Each time pianist Carol Rosenberger performs Beethoven’s Opus 110 (Piano Sonata No. 31 in A-flat Major), there is all-consuming, radiant joy, even in the work’s pathos-filled, beyond-sadness Adagios.
“It completely changes my day when I can sit down and play that wondrous piece. For the 40 years I’ve played it, it reveals itself again every time. It feels to me like a journey of tranquil, lovely moments, excitement, great sadness, recovery, hope,” Rosenberger says in an interview.
The second adagio section leaves Rosenberger scarcely able to breath. The music conveys an overwhelming feeling, like the complete inability to cope, she says. When the fugal theme re-asserts itself, variations merge and emerge with growing clarity and strength. She finds pure glory in the final notes. “Maybe because I’ve lost so many people who were close to me, the extreme sadness and then the final radiance means to me those wonderful things and people lost are still there.”
In its trajectory from beauty to tragedy to triumph, Beethoven’s masterpiece is a musical metaphor for Rosenberger’s life. Born in 1933, the Michigan native was struck by paralytic polio at age 21. Her promising career as a concert pianist was suddenly in peril. Study in France, under the renowned Nadia Boulanger was interrupted. Her future dreams, born at a keyboard 19 years prior, appeared to vanish.
A new memoir, To Play Again (She Writes Press), tells the story of Rosenberger’s remarkable battle to retrain her body. Overcoming all medical, music industry and social doubt—her own fears and doubts notwithstanding — Rosenberger returned to the concert soloist circuit at age 30. During the last four decades she has established herself as a gifted, sensitive pianist and an inspirational teacher as a faculty member at the University of Southern California and in workshops held nationwide. Under the Delos label, Rosenberger has made over 30 records. In 2007, she became the director of the independent record label following the death of Delos founder Amelia Haygood.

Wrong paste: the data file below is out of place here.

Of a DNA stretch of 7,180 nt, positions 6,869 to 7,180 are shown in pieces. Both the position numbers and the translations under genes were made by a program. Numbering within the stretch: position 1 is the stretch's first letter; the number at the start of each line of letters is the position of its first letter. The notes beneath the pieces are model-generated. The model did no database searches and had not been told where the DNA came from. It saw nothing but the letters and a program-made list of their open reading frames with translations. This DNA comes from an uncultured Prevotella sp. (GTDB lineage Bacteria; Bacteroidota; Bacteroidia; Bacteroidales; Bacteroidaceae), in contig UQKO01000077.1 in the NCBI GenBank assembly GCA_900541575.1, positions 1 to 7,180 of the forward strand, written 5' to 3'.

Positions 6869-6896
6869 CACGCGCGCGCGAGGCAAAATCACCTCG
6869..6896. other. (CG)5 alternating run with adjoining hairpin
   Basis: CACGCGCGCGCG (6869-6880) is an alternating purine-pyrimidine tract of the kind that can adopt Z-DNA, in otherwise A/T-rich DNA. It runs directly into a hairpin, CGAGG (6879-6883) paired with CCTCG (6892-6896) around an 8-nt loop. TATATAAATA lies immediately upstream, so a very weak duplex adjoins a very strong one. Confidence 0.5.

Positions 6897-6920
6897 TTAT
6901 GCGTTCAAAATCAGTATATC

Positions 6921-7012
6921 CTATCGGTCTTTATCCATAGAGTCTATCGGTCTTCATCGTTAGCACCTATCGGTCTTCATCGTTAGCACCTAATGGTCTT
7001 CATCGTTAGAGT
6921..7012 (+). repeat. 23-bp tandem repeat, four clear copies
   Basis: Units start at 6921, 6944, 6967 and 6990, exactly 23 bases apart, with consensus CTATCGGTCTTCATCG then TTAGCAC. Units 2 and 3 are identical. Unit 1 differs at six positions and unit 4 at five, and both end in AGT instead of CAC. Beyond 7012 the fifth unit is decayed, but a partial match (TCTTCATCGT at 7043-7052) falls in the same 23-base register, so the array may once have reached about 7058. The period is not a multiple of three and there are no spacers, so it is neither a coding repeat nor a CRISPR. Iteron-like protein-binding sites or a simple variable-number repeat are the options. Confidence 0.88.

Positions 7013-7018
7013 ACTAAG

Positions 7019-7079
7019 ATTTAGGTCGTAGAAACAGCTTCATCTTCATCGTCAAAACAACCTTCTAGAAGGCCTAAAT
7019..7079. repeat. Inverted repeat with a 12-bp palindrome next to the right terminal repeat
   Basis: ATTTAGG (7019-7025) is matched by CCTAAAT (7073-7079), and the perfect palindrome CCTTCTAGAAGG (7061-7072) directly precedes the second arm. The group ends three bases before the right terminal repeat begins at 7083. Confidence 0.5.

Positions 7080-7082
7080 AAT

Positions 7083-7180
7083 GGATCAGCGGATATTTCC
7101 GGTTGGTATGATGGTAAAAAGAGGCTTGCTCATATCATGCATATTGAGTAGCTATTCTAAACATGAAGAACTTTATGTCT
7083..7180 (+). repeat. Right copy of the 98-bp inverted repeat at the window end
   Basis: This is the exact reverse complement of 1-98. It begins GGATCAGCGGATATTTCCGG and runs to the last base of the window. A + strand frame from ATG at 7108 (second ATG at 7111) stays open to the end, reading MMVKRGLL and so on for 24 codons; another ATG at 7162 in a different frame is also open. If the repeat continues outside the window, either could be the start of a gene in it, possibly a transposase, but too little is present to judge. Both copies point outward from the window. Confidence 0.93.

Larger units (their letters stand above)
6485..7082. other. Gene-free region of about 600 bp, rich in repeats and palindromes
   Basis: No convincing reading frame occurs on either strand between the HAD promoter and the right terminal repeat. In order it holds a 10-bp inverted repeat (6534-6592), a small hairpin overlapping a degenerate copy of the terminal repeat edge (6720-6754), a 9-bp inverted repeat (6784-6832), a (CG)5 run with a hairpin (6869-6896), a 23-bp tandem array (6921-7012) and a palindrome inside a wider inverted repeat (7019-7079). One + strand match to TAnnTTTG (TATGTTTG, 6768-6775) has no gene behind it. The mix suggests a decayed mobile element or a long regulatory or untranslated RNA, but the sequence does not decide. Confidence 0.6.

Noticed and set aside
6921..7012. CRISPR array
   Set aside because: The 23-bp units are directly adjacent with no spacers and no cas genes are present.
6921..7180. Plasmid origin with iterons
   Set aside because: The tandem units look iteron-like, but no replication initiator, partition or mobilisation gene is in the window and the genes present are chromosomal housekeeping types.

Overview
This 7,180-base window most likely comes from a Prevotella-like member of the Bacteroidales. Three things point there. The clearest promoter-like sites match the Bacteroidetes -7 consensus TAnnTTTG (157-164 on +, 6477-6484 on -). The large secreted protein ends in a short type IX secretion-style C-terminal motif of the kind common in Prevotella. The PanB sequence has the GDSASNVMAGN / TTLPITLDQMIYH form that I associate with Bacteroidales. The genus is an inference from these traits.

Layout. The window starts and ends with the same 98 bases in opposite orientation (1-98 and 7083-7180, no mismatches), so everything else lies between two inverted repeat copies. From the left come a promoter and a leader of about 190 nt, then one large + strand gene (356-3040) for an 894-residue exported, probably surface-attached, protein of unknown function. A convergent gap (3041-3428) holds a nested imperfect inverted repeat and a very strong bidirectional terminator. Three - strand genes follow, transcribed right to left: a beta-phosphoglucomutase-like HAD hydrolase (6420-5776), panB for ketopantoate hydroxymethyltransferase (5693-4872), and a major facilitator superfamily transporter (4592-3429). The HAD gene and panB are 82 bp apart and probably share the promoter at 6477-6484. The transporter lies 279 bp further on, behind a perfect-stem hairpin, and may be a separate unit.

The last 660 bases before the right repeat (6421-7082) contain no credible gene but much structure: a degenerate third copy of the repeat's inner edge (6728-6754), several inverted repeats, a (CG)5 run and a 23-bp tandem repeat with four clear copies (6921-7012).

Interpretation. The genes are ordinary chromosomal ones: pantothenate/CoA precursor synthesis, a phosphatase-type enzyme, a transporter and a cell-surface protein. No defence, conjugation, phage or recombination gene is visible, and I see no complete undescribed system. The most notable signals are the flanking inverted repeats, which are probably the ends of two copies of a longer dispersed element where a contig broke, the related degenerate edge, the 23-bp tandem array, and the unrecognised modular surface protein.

Haygood was one of several people whose deep, committed relationships with Rosenberger extended far beyond the usual boundaries of friendship. In her memoir, she writes of their first encounter. While playing Schubert at the home of Carolyn Fisher, an acquaintance who offered Rosenberger and other pianists regular opportunity to practice in a large space with a fine instrument, Haygood appeared at the door. “On her head she wore a “baggie,” as large plastic storage bags were called then, and we all laughed at the unusual headgear. It had begun to rain, and the plastic bag had been the most serviceable “rain hat” to be found in Amelia’s car.”
Moments later, she learned that Haygood, a practicing psychologist, had stood outside in the rain, not wanting to knock because it would have interrupted the Schubert sonata Rosenberger was practicing. Their shared passion for music and instant compatibility formed a sturdy foundation for lifelong friendship. Haygood’s perceptive professional counsel during Rosenberger’s post-polio rehabilitation is interwoven with personal recollections of their unique bond throughout the memoir.
Asked about people who offered support (financial, physical, technical, medical, emotional, psychological, and more) during her recovery and triumphant return to the stage, she says, ”I have had wonderful people in my life. It tells me there’s no limit to how deeply responsive, helpful, or selfless people can be. What determines why people are or aren’t like that? I suppose it depends on their life experience and inner development, but I believe it’s inherent in all of us.”
A similar flame—a responsive devotion to music, regardless of self-sacrifice and comfort—burns inside Rosenberger. The point is made clear as To Play Again delves into the science of polio. Her post-polio physical and emotional fatigue is most notable. “You have a kind of tiredness a normal person doesn’t have. If you encourage those remaining motor neurons, then by gum, you’re going to get tired sooner than a person who has not suffered polio.”
Most poignant among the facts presented is that within the first days of the illness, when the viral fever appears, then fades permanently or returns with full, paralyzing force, the motor nerve connections most severely damaged are those most in use. Rosenberger had been practicing diligently for hours every day during that crucial period. As a result, her fingers, especially her right hand, were highly impacted. No less importantly, her abdominals, back muscles and right “pedal” foot were, as she writes in her book, “knocked out.”